Teacher webpages: Everyone's getting one, so you want to join the fun, right?
Fantastic! But -- just like all best practice -- you have to have a plan when you start building your page.
Webpages are a great tool for communicating with students and their parents, but must be treated with careful thought, not just as a last-minute add-on accessory if you want it to be authentic.
Successful teacher webpages contain important information, are a tool for student and parent engagement and enhance home-to-school connections.
The Top Ten…
- Label your work.
Make sure your webpage has a title. This could be the course name or your grade level depending in what you teach — "Julie Alexander’s 4th grade" compared to Algebra 1. If it's the latter and you want to tuck two pages under a general page created under your name, that's fine as long as it's very clear how to navigate to the course pages and back again.
- Say hello and write your name on your paper.
Tell your visitors a little bit about you, but don’t add your master’s thesis: a little goes a long way. And, make it timeless. Don’t say: Welcome to the new year; chances are you will forget to update the note and the information reads the same in January, which won’t look so fantastic. Also, make sure you have contact information on your page with your first and last name, not just Ms. Alexander or Mr. Smith. If your email is a hyperlink, test it to make sure it works... One simple typo and all email fails. Encourage your students and parents to contact you; it never hurts to ask for feedback (your district's website provider may offer free survey components).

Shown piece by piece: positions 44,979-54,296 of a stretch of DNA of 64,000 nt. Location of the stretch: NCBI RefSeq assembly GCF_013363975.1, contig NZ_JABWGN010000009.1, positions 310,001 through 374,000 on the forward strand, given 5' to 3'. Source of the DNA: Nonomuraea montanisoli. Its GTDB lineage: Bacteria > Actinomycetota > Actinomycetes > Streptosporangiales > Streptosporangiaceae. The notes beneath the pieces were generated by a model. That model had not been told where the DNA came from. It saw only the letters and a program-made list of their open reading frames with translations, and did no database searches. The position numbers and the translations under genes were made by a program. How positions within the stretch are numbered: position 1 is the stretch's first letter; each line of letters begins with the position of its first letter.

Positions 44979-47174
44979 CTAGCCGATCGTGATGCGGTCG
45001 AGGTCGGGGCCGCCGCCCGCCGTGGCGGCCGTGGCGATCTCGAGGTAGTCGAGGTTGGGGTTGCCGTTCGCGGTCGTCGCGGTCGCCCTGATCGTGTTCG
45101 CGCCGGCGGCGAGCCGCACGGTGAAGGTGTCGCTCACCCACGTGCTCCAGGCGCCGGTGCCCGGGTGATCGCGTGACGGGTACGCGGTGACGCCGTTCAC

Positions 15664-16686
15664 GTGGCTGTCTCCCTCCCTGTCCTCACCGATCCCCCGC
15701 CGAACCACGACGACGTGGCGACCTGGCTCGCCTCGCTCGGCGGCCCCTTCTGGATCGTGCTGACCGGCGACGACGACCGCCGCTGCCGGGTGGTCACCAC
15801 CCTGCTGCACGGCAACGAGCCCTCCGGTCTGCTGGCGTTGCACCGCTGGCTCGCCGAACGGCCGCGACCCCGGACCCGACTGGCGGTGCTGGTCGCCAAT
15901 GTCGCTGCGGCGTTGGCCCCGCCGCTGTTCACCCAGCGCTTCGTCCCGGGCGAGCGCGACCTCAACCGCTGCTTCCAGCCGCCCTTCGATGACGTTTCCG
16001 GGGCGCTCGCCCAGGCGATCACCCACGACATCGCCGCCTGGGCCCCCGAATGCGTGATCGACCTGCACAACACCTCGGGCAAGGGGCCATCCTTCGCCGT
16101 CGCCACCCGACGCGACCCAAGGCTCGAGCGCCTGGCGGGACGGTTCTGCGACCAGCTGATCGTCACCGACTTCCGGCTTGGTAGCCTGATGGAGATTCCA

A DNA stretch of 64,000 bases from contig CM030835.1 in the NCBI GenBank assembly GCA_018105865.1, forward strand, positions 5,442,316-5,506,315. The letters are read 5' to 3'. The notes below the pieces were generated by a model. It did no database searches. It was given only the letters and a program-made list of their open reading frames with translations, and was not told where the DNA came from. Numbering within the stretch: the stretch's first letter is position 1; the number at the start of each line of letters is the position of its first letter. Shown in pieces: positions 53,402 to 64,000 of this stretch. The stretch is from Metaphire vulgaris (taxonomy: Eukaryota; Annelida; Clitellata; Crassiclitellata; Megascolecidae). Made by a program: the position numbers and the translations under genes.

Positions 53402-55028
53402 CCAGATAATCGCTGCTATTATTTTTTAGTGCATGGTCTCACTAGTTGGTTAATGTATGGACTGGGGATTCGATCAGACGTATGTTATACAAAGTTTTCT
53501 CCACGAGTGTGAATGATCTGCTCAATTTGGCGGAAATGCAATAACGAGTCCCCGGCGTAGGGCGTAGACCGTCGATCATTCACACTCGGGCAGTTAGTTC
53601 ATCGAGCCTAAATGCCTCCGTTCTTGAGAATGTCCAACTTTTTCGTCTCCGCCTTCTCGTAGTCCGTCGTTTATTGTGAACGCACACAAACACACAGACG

- Spelling counts!
Be sure to use the spell check and reread your work. Misspellings look careless; don't let that be a reflection on your professionalism.
- Save the Date!
Let's be clear, most parents will visit your page to be sure their child is doing the work you asked. Post assignments and due dates in a location that's easy to find.
- All in the grade:
Post your grading policy. Is extra credit allowed? How much off for a late assignment? Are rewrites encouraged or accepted?
- Let's see it!
Pictures are worth a thousand words. Post them! People love to look at themselves and their kids. Be sure to add a cutline describing what the students are doing (just be sure to follow your district's policy on photos, e.g. first name only, etc.)
Same is true for video. Take a few reels with your smartphone and share. Embedding video is as simple as posting pictures. Just add a sentence or two describing the action.
- Got Backup?
Post relevant and helpful links on your website. Share YouTube videos that illustrate the main ideas discussed in class; post links to online quizzes and games for extra practice; provide links to the local library; connect students and parents with online study guides and versions of textbooks (share username and password when necessary).
- Keep it clean!
It’s tempting to use different fonts and a variety of colors to draw attention to new posts and information on your page, but doing so actually has the opposite effect. Consistency is key. Use one font throughout (with bolded and bigger headlines), or a second font for headlines only. Sans serif fonts (fonts without flags on the letters such as Helvetica, Arial and Tahoma as opposed to Times, Bookman and Courier) are the easiest to read on a screen. Read more here.
- Just add water.
Remember to feed your site on a regular basis. Think beyond Field of Dreams. If you build it, they might come, but if you do not provide regular updates, there is no reason for your visitors to come back.
Good luck on your journey! Oh... feel free to share some suggestions that have worked for you.